Warren Gatland will have struggled with plenty of selection dilemmas before deciding on the 23 men to take to the field in Cape Town on Saturday, not least in the back three. There will have been tight calls at every position in this year’s Lions squad but arguably the wing and full-back positions were the hardest to call. Below, we take a look at the strengths of the Lions back three options.
Per 80 Stats – 2021 Lions Tour:
|Name||Anthony Watson||Duhan van der Merwe||Josh Adams||Liam Williams||Louis Rees-Zammit||Stuart Hogg|
|Kicks in Play||0.9||0.3||1.9||0.5||3.1||2|
|Catch Success %||0.86||0.83||0.4||0.82||0.43||0.71|
The England wing had a strong Six Nations and has continued where he left off on this year’s Lions tour, particularly in his ability to fight for extra metres after taking contact. Watson has averaged 91 post-contact metres per 80 minutes for the Lions so far in 2021, a tally no other player has come close to.
The Bath winger’s ability to use his excellent footwork before taking contact could be a crucial factor in the Lions getting front foot ball against South Africa – Gatland will know if the Springboks stifle his side’s ability to get across the gainline then the Lions will face an uphill battle to win the series. Perhaps that is exactly why Watson has been chosen in the starting XV for the opening Test.
Duhan van der Merwe
The Scotland winger had a long wait before qualifying to represent Gregor Townsend’s side last year but wasted no time in taking his club form to the international stage, beating 31 defenders in his debut Six Nations campaign, breaking Brian O’Driscoll’s long-standing record in the process. He’s since taken that ability to beat defenders from the navy blue of Scotland to the red jersey of the Lions. He’s beaten eight defenders in two of his four matches so far, a feat only four other players have matched since Opta have recorded this data for the Lions (since 2009), while his tally of 14 against the Sharks was comfortably the most in that time.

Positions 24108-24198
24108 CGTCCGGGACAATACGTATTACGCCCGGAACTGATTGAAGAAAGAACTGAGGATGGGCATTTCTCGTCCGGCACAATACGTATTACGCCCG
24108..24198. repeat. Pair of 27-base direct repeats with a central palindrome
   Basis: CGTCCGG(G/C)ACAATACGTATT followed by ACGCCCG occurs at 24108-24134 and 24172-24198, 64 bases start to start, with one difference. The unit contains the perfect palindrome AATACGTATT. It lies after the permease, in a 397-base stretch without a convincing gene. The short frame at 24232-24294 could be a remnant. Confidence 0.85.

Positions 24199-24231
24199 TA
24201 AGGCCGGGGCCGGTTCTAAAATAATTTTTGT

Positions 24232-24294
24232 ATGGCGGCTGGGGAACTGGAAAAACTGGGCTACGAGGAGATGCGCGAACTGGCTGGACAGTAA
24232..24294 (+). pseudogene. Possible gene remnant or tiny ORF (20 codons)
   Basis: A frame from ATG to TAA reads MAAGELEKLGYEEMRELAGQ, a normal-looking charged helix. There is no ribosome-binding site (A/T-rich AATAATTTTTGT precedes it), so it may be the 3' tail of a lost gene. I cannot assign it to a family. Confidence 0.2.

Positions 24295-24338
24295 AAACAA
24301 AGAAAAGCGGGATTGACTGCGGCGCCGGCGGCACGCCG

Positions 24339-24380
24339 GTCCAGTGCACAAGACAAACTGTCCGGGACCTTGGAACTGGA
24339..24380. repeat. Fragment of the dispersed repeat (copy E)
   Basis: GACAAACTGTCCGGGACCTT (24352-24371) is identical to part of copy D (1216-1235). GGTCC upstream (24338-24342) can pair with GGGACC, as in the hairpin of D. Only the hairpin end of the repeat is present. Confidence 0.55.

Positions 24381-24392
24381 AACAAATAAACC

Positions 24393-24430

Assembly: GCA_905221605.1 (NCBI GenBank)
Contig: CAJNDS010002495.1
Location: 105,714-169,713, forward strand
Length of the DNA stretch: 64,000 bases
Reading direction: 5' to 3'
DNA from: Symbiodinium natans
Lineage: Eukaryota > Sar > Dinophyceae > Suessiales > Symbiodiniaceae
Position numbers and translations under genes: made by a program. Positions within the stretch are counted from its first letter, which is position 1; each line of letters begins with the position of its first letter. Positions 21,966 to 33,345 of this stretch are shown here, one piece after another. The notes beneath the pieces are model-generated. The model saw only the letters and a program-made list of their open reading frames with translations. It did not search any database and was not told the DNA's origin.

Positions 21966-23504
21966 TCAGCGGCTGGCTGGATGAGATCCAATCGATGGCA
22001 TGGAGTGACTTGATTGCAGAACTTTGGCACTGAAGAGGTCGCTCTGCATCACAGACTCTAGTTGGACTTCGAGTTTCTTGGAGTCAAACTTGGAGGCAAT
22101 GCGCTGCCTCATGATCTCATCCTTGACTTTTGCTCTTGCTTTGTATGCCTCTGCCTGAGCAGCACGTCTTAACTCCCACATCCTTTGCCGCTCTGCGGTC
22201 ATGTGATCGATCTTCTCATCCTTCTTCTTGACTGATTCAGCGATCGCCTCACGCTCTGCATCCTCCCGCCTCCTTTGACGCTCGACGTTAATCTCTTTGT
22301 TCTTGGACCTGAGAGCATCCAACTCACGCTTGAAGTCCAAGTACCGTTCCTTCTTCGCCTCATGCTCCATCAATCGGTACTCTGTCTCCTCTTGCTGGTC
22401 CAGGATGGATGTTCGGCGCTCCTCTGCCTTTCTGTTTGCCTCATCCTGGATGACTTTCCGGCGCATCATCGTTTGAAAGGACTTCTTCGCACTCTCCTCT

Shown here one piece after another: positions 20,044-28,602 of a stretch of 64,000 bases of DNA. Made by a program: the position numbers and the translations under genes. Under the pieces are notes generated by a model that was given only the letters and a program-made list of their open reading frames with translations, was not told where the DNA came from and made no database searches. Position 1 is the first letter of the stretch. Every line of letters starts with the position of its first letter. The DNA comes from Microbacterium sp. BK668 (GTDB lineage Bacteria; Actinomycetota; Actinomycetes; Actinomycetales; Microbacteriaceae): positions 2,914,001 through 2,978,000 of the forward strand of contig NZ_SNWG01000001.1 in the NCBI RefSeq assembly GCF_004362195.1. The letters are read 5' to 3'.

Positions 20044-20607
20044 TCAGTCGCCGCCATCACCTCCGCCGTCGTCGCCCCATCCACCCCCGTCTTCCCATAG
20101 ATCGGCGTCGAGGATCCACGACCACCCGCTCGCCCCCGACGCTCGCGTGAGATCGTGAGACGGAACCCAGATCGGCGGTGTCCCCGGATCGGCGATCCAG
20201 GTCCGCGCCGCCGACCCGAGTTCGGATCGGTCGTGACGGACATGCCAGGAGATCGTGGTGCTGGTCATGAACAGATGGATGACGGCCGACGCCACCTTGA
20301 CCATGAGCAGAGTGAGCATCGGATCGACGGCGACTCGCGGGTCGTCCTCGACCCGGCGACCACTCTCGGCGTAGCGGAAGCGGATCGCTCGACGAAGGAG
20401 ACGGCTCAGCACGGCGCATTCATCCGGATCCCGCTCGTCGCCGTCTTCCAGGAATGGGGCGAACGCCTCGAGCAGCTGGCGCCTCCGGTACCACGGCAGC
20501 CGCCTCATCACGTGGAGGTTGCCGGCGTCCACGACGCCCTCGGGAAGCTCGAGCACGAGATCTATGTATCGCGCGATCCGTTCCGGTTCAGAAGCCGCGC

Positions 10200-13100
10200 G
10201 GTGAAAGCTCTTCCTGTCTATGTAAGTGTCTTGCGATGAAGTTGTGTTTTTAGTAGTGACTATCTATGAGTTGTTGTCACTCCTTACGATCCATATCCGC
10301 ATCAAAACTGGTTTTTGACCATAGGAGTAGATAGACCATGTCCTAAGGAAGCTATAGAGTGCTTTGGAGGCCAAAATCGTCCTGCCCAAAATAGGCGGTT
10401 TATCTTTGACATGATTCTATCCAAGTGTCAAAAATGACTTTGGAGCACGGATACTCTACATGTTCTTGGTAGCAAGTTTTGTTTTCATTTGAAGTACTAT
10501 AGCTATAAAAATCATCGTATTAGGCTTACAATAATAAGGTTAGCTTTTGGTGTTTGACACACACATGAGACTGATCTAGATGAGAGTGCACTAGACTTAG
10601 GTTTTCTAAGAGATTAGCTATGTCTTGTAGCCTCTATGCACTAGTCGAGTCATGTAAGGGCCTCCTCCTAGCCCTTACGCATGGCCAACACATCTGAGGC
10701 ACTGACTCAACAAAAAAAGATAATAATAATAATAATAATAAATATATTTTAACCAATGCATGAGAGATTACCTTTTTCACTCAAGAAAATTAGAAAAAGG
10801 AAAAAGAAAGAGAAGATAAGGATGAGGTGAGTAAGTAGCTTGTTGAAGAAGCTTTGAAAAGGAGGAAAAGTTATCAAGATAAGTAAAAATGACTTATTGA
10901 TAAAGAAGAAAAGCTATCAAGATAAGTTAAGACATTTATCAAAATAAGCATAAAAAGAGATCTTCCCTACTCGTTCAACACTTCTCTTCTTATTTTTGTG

Similar to Watson, van der Merwe may have been given the nod based on his ability to get over the gainline. While the former uses his dancing feet to break through contact, the latter simply goes through defenders as if they weren’t there. Time will tell if the Worcester-bound winger can maintain his sky-high numbers against the number one team in the world.
Most Defenders Beaten in a Match by a Lions Player since 2009:
|Duhan van der Merwe||14||Sharks||July 10, 2021|
|Jamie Heaslip||9||Force||June 5, 2013|
|Sean Maitland||9||Combined NSW-Queensland Country||June 11, 2013|
|Anthony Watson||9||Sharks||July 10, 2021|
|Taulupe Faletau||8||Rebels||June 25, 2013|
|Duhan van der Merwe||8||Stormers||July 17, 2021|
The Scotland and Exeter star has shown his class over the years, his consistency in attack proven by the fact he’s already gained the most metres of any player in Six Nations history, aged just 29. So far on this Lions tour Hogg has shown his desire to get on the ball and make things happen – he’s averaged 10.5 carries per game, a tally only Jack Conan can better on the tour, while his average of 16.5 touches per game is the most of any non-half-back. Hogg’s desire to get into the line has seen him bag two try assists so far, despite playing just two games – one of eight Lions to assist multiple tries on this tour.